I got off the bike and humbly went over to the world tour Pro Alex Dowsett! He was kind enough to help me sort it out with the help of Ashley Cox and his Dad. They told me to go and get ready while they pulled a new chain out the plastic bag and got my bike working with 20 mins before my start time. Scary stuff. Very thankfully to those guys for not only helping, but being so calm, collected and generous.   Great people.
I headed to the start, bike passed the UCI jig test, waited and then off…..DOWN THE RAMP…….only to find that my Garmin had changed bike setting! I managed to sort it out while riding.   If only my biking life was easy but heh I’m learning a lot, very quickly this year.
Off on the course, took the 2 right handers at the top before shooting down the descent and spinning out massively – bugger!   Then some nasty right handers, before starting the second loop. I had been getting hotter and hotter as the ride went on. As I came to the top of the course for the second time I threw up onto the bike! Urgh! All I could think was to keep pedalling! Grim.  I kept my nerve and continued onwards, pushing the whole time.  As I finished the second lap I had 3km to go and I felt like I was falling apart the whole way to the end.
I had pushed 360 Watts for 40 mins, taking 32nd place on the day. 
Mixed feelings. My best numbers for a 40 min TT, but losing 4:01 MM:SS to the winner (but only 2:30MM:SS to 3rd place).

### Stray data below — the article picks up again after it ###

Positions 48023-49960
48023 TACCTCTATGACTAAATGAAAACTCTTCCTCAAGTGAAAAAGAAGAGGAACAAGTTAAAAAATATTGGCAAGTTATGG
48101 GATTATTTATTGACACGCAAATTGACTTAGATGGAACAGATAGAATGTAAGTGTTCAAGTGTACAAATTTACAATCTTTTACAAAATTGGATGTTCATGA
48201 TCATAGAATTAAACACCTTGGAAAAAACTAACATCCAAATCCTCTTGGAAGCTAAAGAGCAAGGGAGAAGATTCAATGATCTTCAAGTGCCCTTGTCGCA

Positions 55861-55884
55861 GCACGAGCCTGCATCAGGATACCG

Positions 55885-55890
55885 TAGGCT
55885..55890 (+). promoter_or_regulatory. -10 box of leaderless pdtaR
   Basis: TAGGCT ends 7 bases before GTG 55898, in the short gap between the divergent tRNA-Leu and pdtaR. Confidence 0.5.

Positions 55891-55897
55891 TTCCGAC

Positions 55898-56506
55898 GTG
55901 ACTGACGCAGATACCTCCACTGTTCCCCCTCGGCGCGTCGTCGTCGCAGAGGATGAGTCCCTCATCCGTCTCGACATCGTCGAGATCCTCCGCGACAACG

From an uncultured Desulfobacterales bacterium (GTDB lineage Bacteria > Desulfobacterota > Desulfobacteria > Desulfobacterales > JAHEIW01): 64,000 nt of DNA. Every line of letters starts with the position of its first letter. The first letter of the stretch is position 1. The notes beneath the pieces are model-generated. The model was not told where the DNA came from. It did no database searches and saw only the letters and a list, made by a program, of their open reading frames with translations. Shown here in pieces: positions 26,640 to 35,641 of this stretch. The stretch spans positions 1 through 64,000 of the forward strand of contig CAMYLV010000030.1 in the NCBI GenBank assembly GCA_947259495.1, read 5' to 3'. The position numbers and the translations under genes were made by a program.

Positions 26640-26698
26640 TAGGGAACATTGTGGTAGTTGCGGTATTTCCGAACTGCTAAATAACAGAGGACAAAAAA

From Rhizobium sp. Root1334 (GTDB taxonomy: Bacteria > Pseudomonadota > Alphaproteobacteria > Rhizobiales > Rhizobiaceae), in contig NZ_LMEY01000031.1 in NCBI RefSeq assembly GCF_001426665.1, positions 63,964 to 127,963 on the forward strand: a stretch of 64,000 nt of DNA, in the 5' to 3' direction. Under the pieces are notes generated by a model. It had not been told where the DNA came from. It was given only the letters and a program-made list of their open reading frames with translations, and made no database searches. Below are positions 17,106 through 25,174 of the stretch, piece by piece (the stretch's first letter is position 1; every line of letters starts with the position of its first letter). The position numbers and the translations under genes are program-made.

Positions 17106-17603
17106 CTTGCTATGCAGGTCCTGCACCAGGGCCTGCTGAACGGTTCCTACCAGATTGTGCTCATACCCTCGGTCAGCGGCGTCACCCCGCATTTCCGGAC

I definitely learnt a lot and realised I had missed a lot of little tricks. Things like chain rings sizes, UCI positions, white skinsuits over black, maybe thinner overshoes, etc., and I found out that most riders had ridden the course many many times to perfect every 100 yards of it. 
After the event, I said goodbye to my Grandad and headed back to Liverpool with Dave. His family and him were kind enough to treat me to a northern dish of Gravy and Chips and a night’s rest before getting on the train early the following morning and being home by mid-morning on the Friday.  To add to my life’s experience I arrived at Lime Street station for a 4.45am departure to discover that the first part of the trip was a replacement bus service (with my enormous bike box).  What doesn’t kill you makes you stronger.  I was exhausted.
Thanks again to Dave and his family.